They came ashore one by one, a stream of lithe ladies with haunting, slippery smiles. They embraced me, kissed me, whispered in my ears, and when they laughed, it was the sound of tide breaking.
–sometimes it’d drop into teenage language: “Hades is in official mode today” or “her aura pulsed with love.” There are times when I wish Diemer would limit usage of “love” in any iteration whatsoever to… a lot less, and there are chunks of writing that first border on then plunge headfirst into saccharine.
I bent my head and lapped up a mouthful of the seeds. The thing about pomegranates is that they are sweet and sour—they make you shiver, as you devour them; they are sticky and red like mortals’ blood, and you must chew them thoughtfully, carefully, a meditation on what it is to be a seed, to be courageous enough to grow inside a deep, dark fruit, waiting, waiting, waiting. I swallowed the seeds, and I licked the palm of Hades’ hand, even as she devoured her own portion. I let the knife fall to the floor, splattering the white marble with the juice of the fruit, and I lay down again, lay down beside her, red washing over me, red within and without of me. The red of the pomegranate and the red of my love mixed together into something deep, pulsating, a music only we could hear.
This is probably one of the book’s best passages, but it’s ruined by the fixation on the word love rather than the idea of it (“the red of my love” is… not good), a seed imagery that is truly unfortunate (if I was her editor, and I realize I am not, I would have chopped it down to “a meditation on what it is to grow inside a deep, dark fruit, waiting”), and prose that’s just a little bit overwrought. This holds true for much of the book. Diemer can certainly write, and better than a fair amount of pro-pub’d writers too, but there are things which keep her language from being truly great. I adore the idea of going to sleep on someone’s loving boobs or lap as much as anybody, but after the first two times Persephone pillows her head on Hades’ breast it started to become repetitious; much the same holds true for Hades’ soft-spoken ways, which results in most of her dialogue tags being “whisper.”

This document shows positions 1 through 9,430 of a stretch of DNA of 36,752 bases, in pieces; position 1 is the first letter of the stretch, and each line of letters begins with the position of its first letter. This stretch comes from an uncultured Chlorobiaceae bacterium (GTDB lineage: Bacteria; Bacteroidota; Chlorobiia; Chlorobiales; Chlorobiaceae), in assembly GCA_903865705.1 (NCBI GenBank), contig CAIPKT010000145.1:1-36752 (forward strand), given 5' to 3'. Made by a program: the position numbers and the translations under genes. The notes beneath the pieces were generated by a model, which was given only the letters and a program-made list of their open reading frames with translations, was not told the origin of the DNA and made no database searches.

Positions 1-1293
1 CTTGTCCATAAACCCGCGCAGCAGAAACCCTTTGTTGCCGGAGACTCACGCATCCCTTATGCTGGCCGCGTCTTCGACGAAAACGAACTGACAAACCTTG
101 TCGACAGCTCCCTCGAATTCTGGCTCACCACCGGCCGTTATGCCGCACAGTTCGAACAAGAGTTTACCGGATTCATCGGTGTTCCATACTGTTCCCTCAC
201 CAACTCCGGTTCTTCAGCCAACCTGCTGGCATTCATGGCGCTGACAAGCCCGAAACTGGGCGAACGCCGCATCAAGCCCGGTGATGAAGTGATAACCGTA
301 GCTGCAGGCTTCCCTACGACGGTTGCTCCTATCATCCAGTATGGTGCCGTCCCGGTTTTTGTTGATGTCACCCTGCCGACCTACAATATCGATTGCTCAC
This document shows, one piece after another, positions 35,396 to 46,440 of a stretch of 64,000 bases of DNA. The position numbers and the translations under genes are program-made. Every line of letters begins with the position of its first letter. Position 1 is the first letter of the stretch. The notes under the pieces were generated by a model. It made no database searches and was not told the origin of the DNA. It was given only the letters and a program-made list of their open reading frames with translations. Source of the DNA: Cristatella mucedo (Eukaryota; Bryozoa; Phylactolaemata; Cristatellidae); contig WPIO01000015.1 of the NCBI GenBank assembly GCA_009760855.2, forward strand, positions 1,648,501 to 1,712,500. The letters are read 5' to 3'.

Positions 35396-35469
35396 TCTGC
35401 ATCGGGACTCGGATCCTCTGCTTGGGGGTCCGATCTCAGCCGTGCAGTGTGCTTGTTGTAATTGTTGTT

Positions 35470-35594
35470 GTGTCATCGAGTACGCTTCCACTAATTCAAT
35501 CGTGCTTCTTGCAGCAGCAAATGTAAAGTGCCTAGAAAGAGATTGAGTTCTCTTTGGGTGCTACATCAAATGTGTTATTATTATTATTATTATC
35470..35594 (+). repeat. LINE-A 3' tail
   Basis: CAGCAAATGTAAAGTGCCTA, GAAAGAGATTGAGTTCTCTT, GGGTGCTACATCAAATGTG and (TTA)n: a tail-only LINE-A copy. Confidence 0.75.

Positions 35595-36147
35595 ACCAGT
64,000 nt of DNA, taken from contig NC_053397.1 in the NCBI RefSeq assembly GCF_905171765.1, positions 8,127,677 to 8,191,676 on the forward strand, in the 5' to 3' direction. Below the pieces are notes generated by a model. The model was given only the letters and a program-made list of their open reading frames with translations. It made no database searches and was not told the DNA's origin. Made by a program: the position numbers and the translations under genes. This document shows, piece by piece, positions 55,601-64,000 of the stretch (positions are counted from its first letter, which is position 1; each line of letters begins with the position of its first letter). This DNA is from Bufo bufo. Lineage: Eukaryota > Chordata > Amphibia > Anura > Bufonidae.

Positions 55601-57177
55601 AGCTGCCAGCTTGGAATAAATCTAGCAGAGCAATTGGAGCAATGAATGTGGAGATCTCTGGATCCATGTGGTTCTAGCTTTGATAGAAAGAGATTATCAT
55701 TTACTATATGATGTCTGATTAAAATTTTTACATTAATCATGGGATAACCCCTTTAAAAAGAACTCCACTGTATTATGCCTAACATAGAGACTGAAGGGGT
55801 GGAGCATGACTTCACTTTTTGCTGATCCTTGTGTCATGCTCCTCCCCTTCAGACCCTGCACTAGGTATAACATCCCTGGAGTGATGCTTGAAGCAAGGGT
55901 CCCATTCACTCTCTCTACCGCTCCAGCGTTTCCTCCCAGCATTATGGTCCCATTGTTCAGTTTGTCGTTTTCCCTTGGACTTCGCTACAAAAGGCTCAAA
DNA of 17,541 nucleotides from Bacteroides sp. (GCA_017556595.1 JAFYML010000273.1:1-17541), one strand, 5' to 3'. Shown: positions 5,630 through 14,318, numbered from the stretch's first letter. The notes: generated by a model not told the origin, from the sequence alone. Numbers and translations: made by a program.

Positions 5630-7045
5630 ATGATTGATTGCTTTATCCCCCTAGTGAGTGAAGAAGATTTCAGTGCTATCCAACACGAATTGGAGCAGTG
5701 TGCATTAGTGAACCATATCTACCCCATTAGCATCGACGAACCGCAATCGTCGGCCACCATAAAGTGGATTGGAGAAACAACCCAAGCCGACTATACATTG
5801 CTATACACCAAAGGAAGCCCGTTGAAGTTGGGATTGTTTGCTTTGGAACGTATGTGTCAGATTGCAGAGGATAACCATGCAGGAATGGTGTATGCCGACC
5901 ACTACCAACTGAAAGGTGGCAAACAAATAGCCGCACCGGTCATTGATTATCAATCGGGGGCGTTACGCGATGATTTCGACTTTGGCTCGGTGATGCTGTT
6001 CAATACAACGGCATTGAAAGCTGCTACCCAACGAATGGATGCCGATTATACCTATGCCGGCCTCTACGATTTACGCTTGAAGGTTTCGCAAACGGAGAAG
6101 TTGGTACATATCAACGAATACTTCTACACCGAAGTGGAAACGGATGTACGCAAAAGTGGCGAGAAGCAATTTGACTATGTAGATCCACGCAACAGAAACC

Still, the development of the Persephone-Hades relationship can’t be discounted. While I’ve seen goodreads comments to the tune of “Hades is too perfect!” it works for me, admittedly because Diemer’s Hades pushes pretty much all my buttons: she’s tall, dark, bishoujo, melancholy, gentle and likes ladies. I wouldn’t have said no to her being fleshed out more, but what’s there more than suffices. Happily the relationship doesn’t rely on teenage stupidity and ridiculous misunderstandings–while there is a good bit of love-at-first-sight, there’s also significant attention paid to how they learn about each other.
I do have a number of complaints with the pacing, the morality (which tends toward the simplistic) and the climax (which is a little odd), and several narrative devices that I’m not a great fan of. But it speaks volumes about Diemer’s characterization and writing that I’m able to look past all those, enjoy the book, and breeze through it in a day. Considering that reading YA for me is like pushing boulders uphill both ways while being pelted with rotten fish, you can appreciate how exceptional that is.
The Dark Wife can be either downloaded for free or purchased, with various options. A follow-up in the same setting is upcoming. I’m also quite interested in Diemer’s Sappho’s Fables and will be keeping an eye out for them once the collections come out.